Local police forces will no longer deal directly with fraud cases from April, 2013.
Instead reports will be passed on to Action Fraud – a specialist fraud reporting unit set up in 2009 and run by the government’s National Fraud Authority (NFA).
The Metropolitan Police is the latest force to sign up to the scheme, bringing the total of regional forces currently joined to 36 and the remainder of forces expected to be on board by the end of March.
It is hoped Action Fraud will make it easier to secure convictions by allowing investigators to link seemingly unrelated incidents from around the country.
Head of Action Fraud Steve Proffitt, said: “Action Fraud has now been operational for over three years, and in that time we have attracted over 1 million visitors to our website and helped over 300,000 people deal with the serious consequences of fraud and internet crime.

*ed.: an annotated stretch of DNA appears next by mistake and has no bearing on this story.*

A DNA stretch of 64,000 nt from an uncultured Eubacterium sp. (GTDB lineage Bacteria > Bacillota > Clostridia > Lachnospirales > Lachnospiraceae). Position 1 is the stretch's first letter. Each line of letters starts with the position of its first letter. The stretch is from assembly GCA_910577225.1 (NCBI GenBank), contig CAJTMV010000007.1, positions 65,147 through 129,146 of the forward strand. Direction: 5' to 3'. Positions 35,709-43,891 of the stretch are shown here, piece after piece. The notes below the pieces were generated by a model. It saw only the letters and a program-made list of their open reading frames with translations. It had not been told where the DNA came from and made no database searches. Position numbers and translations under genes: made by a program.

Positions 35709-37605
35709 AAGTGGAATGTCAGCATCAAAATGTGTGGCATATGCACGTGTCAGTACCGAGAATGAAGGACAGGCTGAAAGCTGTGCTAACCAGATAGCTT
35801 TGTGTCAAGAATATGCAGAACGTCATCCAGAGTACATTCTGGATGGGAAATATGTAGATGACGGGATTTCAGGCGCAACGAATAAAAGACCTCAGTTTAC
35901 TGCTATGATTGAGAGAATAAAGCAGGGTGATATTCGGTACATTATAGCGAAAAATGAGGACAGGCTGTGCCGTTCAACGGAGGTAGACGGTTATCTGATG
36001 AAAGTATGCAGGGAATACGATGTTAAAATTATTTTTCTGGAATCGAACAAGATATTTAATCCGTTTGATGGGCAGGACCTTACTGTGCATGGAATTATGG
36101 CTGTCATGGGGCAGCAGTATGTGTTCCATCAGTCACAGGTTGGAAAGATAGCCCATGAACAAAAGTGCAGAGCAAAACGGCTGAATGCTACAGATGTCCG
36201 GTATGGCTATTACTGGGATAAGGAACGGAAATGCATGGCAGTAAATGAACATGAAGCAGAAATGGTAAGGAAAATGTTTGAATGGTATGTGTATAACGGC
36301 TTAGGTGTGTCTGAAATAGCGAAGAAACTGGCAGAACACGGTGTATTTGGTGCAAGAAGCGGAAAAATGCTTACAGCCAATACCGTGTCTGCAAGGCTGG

“As the one-stop-shop for advice and reporting of fraud and internet crime, Action Fraud has taken over 126,000 crime reports on behalf of the police. Providing this central reporting hub enables crime data from across the country to be linked though analysis, with the output helping police to act on this intelligence and catch more fraudsters. It is important to report any experience of fraud or internet crime, as this can help other people from becoming victims themselves.”
Home Office Crime Prevention Minister Jeremy Browne added: “Fraud is not a victimless crime. It significantly affects people’s lives so it is vital that we take action.
“I am pleased that the Metropolitan Police are now going to start recording fraud using Action Fraud. This national service will not only improve our intelligence gathering capacity, but will also save forces time.”
Latest figures from the NFA suggest the annual cost of fraud to the UK economy to be around £73 billion.